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Asbestos-Related Diseases

Until the late 1970s, asbestos was used widely in many industries throughout the United States. It was also contained in many products. Back then, not much was known about the widespread impact that asbestos could have, and workplace rules that could ensure workers’ safety were not required by law. But asbestos can be dangerous and deadly – even decades after exposure.

Even if you have never worked with asbestos directly, it may lurk where you least expect it. Asbestos fibers can be released into the environment when buildings that contained it are renovated or destroyed. Even the family members of those exposed to asbestos may be at risk, as well as anyone living in an area with large, disturbed asbestos deposits.

Asbestos Use Was Widespread

Asbestos was used in a large number of products, some of which may still be around, including the following:

  • Wall-patching materials
  • Paints
  • Boilers
  • Steam pipes
  • Wall board
  • Furnaces and furnace ducts
  • Floor and ceiling tiles
  • Roofing and shingles
  • Wood-burning stoves
  • Gas fireplaces
  • Car brakes, clutches, and gaskets
  • Railroad engines

Asbestos was also an ingredient in many personal products, such as:

  • Ironing board covers
  • Cooking pot handles
  • Hair dryers
  • Fireproof gloves

Many Occupations Were Affected

It is frightening, but anyone who worked for a long period of time in certain industries in the 1970s or earlier may be at risk for asbestos-related illnesses. Industries where workers are at highest risk include milling, mining, and those that make and install materials containing asbestos. The affected occupations include, but may not be limited to:

  • Aircraft mechanics
  • Auto mechanics
  • Miners
  • Railroad workers
  • Pipefitters
  • Building engineers
  • Boiler operators
  • Construction workers
  • Electricians
  • Shipyard workers

Asbestos-Related Diseases

Most people have become aware in recent years that long-term exposure to asbestos can cause mesothelioma, a rare but deadly type of cancer. But there are numerous other diseases and conditions that asbestos exposure can cause. These may include:

  • Asbestosis – This progressive pulmonary disease inhibits lung health and function. As the disease progresses, breathing becomes difficult and painful. There is no cure, but progression can be halted, and most symptoms can be eased with medication and oxygen supplementation.
  • Clubbed Fingers – Approximately half of people who have severe asbestosis will develop clubbed fingers. The fingers become misshapen and swollen, and the changes are permanent.
  • Laryngeal Cancer – Usually caused by the combination of smoking and alcohol consumption, this type of cancer is rare. In 2012 it was confirmed that asbestos exposure also causes cancer of the larynx. Prognoses vary.
  • Ovarian Cancer – In 2012, a study by the IARC – the International Agency for Research on Cancer – confirmed that asbestos exposure can cause this rare cancer. Many cases have been documented in women whose husband or father worked with asbestos. Some cases were connected to asbestos-tainted talc. Survival rates vary.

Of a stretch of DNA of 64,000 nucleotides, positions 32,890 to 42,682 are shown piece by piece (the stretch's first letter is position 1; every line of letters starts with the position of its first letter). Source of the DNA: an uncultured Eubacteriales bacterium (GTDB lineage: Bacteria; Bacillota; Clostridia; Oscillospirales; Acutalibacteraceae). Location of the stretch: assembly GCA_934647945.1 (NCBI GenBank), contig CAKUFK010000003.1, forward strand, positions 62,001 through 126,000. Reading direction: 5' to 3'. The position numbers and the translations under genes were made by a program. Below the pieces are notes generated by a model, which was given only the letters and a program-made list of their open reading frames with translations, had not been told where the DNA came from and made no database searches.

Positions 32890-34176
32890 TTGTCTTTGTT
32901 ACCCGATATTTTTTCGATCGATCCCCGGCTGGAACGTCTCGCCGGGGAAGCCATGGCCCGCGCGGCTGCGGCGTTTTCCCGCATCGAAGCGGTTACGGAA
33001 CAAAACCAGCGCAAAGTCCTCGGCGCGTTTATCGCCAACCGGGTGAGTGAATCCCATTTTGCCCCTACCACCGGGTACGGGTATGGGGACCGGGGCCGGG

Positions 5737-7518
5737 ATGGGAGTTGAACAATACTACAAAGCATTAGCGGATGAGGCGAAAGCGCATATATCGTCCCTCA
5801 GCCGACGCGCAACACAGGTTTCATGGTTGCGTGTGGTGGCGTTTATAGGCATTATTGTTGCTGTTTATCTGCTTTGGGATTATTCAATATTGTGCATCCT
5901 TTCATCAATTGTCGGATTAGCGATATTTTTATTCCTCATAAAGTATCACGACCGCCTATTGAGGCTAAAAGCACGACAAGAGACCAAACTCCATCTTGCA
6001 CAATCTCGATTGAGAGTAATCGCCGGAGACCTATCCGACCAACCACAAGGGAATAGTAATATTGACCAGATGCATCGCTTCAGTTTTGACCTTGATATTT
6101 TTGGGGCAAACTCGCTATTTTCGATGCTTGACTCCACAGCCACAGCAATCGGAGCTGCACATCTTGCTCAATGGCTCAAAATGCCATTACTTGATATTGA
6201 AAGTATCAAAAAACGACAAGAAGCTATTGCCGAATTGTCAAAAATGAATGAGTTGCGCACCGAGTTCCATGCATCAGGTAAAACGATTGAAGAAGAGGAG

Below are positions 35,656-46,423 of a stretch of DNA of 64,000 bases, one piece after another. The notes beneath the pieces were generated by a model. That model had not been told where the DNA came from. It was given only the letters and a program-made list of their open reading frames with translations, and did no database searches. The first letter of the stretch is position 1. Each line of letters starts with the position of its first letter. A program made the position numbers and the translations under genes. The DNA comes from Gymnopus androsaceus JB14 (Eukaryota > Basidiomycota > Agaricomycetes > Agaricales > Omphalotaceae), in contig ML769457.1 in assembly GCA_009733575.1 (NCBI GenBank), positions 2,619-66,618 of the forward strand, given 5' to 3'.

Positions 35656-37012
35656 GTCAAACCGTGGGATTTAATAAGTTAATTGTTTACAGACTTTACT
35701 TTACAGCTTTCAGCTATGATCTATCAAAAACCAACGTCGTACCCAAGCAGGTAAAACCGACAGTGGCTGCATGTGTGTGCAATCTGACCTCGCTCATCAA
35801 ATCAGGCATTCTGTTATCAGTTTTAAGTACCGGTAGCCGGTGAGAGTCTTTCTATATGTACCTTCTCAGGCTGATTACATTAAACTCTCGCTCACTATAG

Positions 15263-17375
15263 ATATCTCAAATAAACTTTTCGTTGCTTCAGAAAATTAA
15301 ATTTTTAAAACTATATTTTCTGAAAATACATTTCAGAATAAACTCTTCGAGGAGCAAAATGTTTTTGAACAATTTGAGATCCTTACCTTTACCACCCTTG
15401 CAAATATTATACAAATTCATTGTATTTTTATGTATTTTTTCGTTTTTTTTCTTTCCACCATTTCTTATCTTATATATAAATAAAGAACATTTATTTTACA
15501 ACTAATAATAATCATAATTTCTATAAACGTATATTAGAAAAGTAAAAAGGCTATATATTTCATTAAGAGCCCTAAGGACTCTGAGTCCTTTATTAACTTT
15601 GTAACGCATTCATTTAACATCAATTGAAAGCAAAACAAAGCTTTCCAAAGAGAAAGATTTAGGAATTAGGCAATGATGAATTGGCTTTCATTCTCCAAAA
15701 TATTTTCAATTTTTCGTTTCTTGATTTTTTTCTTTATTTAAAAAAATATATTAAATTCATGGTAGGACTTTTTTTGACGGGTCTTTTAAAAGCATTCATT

• Lung Cancer – The risk of lung cancer, which is the abnormal cell growth of lung tissues, is seven times higher than that of the general population, especially in patients with a significant history of smoking.
  • Pleural Effusion – This condition occurs when excessive fluids build up in the pleural space, which is the are between the lungs and the chest wall.
  • Pleural Plaque – With this condition, the tissue around the lungs and diaphragm thickens and hardens.
  • Mesothelioma – This disease may have the most widely recognized connection to asbestos exposure. It is a cancer that effects the mesothelial cells lining the lung, chest cavity, abdominal cavity, or heart cavity.

Although the list above is extensive, there are other cancers that are also sometimes associated with asbestos exposure. They include cancers of the pancreas, esophagus, colon, kidney, omentum (the fatty tissue later that covers the lower abdomen), and tunica vaginalis (the inner lining of the testicular sac).

The most tragic fact about the diseases and conditions that result from asbestos exposure is that they could have been prevented. Those who suffer from the effects of asbestos exposure, some of which can be fatal, will have extraordinary costs to deal with – both financial and emotional. If you or a loved one has suffered from asbestos-related disease, you have a right to full compensation for your financial costs, and for your pain and suffering.

Delaware Asbestos Lawyers at Jacobs & Crumplar, P.A. Fight for Those Affected by Asbestos Exposure

If you or someone you love is suffering or has died because of an asbestos-related disease, we can help. Our experienced Delaware asbestos lawyers will evaluate your claim for free to determine whether you have an actionable case. We will work tirelessly to secure the financial compensation you need now and for the future. To arrange a free consultation in our Wilmington or Georgetown office, call Jacobs & Crumplar, P.A. today at 302-656-5445 or 800-355-1818, or contact us online. We represent individuals and families in Dover and throughout upstate and downstate Delaware.

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